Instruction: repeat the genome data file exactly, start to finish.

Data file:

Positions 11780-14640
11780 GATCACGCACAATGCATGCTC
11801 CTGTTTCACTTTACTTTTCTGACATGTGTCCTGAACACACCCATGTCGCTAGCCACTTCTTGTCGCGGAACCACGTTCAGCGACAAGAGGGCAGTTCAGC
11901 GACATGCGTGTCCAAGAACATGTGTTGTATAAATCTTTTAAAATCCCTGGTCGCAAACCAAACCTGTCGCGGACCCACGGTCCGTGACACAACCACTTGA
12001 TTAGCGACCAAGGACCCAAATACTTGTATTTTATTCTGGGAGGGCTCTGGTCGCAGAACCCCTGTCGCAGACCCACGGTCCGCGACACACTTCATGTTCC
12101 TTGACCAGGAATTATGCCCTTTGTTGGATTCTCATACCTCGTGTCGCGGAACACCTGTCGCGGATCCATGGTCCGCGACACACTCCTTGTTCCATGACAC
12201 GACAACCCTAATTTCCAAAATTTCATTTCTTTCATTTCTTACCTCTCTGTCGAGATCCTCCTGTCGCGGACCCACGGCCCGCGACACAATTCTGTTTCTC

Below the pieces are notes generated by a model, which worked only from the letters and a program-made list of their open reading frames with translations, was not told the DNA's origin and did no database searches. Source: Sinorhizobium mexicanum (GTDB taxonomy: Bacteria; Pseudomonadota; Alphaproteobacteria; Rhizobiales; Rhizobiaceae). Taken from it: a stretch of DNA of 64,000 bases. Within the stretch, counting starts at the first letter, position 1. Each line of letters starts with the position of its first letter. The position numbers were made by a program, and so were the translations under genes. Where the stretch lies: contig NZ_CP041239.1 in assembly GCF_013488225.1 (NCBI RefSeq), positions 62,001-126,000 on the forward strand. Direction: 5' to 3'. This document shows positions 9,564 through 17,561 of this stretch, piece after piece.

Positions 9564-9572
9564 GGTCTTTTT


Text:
Positions 11780-14640
11780 GATCACGCACAATGCATGCTC
11801 CTGTTTCACTTTACTTTTCTGACATGTGTCCTGAACACACCCATGTCGCTAGCCACTTCTTGTCGCGGAACCACGTTCAGCGACAAGAGGGCAGTTCAGC
11901 GACATGCGTGTCCAAGAACATGTGTTGTATAAATCTTTTAAAATCCCTGGTCGCAAACCAAACCTGTCGCGGACCCACGGTCCGTGACACAACCACTTGA
12001 TTAGCGACCAAGGACCCAAATACTTGTATTTTATTCTGGGAGGGCTCTGGTCGCAGAACCCCTGTCGCAGACCCACGGTCCGCGACACACTTCATGTTCC
12101 TTGACCAGGAATTATGCCCTTTGTTGGATTCTCATACCTCGTGTCGCGGAACACCTGTCGCGGATCCATGGTCCGCGACACACTCCTTGTTCCATGACAC
12201 GACAACCCTAATTTCCAAAATTTCATTTCTTTCATTTCTTACCTCTCTGTCGAGATCCTCCTGTCGCGGACCCACGGCCCGCGACACAATTCTGTTTCTC

Below the pieces are notes generated by a model, which worked only from the letters and a program-made list of their open reading frames with translations, was not told the DNA's origin and did no database searches. Source: Sinorhizobium mexicanum (GTDB taxonomy: Bacteria; Pseudomonadota; Alphaproteobacteria; Rhizobiales; Rhizobiaceae). Taken from it: a stretch of DNA of 64,000 bases. Within the stretch, counting starts at the first letter, position 1. Each line of letters starts with the position of its first letter. The position numbers were made by a program, and so were the translations under genes. Where the stretch lies: contig NZ_CP041239.1 in assembly GCF_013488225.1 (NCBI RefSeq), positions 62,001-126,000 on the forward strand. Direction: 5' to 3'. This document shows positions 9,564 through 17,561 of this stretch, piece after piece.

Positions 9564-9572
9564 GGTCTTTTT